Abstract: Formal methods have been established to overcome the challenges to conventional software engineering by introducing mathematical notation and calculus to support formal specification, refinement, and verification, but they are generally difficult to apply to the development of large-scale and complex systems in practice because of many constraints.
We have developed “Formal Engineering Methods’’ (FEM) as a research area since 1989 to study how formal methods can be effectively integrated into conventional software engineering technologies and process models so that formal techniques can be tailored, revised, or extended to fit the need for improving software productivity and quality in practice. We have also developed a specific FEM called Structured Object-Oriented Formal Language (SOFL) that offers rigorous but practical techniques for system modeling, transformation, and verification, including a three-step formal specification approach, transformation from structured specification to object-oriented implementation, and specification-based inspection and testing. The effective combination of these three techniques can significantly enhance software productivity and quality. In this talk, I will first give a brief introduction to formal methods and formal engineering methods, and then use SOFL as an example to discuss how formal engineering methods bridge formal methods and software engineering for software quality assurance. Finally, I will explain the future development directions in the field.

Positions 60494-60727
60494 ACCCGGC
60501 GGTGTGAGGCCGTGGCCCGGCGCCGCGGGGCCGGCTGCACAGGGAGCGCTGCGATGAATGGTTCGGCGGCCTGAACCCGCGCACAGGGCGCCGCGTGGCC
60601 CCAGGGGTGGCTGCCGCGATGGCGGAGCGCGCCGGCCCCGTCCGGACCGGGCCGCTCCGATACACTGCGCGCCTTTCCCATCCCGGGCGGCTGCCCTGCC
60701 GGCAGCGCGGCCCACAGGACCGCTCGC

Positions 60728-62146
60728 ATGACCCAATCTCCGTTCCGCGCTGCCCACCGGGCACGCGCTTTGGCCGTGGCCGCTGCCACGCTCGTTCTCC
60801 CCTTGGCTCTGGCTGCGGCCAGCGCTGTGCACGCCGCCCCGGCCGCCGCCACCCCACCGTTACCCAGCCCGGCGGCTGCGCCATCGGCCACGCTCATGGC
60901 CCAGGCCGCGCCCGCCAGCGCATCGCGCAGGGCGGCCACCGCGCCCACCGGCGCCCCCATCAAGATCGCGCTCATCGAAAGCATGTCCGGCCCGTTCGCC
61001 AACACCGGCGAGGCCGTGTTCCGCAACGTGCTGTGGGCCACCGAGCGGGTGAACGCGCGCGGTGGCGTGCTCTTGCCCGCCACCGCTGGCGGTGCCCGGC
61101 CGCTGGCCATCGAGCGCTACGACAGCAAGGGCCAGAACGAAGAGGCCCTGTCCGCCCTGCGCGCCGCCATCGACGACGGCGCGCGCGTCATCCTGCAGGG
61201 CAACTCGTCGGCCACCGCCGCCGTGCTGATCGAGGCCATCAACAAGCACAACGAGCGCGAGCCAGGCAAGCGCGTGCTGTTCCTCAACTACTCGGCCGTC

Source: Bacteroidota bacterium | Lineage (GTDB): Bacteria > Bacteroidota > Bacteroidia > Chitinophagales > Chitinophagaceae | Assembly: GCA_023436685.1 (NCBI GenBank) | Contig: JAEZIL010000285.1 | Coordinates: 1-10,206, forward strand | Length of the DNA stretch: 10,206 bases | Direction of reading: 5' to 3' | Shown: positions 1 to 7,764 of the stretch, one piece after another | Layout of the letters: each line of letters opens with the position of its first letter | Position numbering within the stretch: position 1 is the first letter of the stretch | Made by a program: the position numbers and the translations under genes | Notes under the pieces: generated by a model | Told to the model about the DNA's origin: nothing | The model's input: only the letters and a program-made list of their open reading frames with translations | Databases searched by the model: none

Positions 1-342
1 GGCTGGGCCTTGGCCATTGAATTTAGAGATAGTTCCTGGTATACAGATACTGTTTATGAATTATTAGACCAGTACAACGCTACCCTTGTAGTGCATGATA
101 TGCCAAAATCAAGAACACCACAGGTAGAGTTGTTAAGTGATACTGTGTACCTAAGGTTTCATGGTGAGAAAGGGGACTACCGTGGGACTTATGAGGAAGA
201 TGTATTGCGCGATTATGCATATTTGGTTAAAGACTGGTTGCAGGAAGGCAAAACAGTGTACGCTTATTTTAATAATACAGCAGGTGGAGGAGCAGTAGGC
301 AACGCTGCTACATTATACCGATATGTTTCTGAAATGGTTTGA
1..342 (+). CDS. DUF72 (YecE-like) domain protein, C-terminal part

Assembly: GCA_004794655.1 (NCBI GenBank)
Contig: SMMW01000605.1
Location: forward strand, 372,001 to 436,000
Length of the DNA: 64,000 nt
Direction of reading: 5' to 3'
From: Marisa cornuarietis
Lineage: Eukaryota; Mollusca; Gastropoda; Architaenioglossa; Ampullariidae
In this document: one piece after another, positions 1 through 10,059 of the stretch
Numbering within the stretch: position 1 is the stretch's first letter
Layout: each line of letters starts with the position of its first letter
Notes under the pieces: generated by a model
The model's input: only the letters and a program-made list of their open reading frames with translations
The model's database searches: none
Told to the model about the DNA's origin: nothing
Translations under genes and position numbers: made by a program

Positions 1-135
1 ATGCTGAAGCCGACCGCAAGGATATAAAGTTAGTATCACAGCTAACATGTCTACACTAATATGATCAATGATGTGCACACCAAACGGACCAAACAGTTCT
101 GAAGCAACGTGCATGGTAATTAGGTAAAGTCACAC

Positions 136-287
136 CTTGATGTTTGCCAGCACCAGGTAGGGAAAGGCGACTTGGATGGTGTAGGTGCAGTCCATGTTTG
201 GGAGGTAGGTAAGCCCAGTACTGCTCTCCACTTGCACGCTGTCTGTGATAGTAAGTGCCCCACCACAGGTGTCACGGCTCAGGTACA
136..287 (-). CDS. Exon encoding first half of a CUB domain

Biography: Shaoying Liu is a Professor of Software Engineering at Hiroshima University, Japan, IEEE Fellow, BCS Fellow, and AAIA Fellow. He received the Ph.D in Computer Science from the University of Manchester, U.K in 1992, and has experienced working and researching at 9 universities in China, the U.K., and Japan, including Xi’an Jiaotong University, the University of Manchester, the University of York, the University of Oxford, Hosei University, and Hiroshima University. His research interests include Formal Engineering Methods, Specification-based Program Inspection and Testing, Testing-Based Formal Verification (TBFV), Human-Machine Pair Programming(HMPP), Safety-Critical and Complex Systems, and Intelligent Software Engineering Environment. He is a pioneer and leading researcher in Formal Engineering Methods for Software Development. He proposed to use the terminology of "Formal Engineering Methods" in 1997, designed the SOFL (Structured Object-Oriented Formal Language) specification language and method, and founded the ICFEM conference in 1997 and SOFL+MVSL workshop in 2012, respectively. He has led more than 20 research projects funded by government agencies, private foundations, and industry since 1995, published a book entitled "Formal Engineering for Industrial Software Development" with Springer-Verlag, more than 13 edited books, and over 250 papers in refereed journals and international conferences. He has received many awards, including 2020 and 2022 Distinguished Research Awards from IPSJ/SIGSE, the “20 Year ICFEM Impact Award” from ICFEM 2018, “IEEE Reliability Society Japan Joint Chapter 2016 Best Paper Award”, and “Outstanding Paper Award’’ from ICECCS’96. In recent years, he has served as the General Chair of several international conferences, including QRS 2020 and ICECCS 2022. He is an Associate Editor for IEEE Transactions on Reliability and Innovations in Systems and Software Engineering, and a member of IPSJ and IEICE, respectively.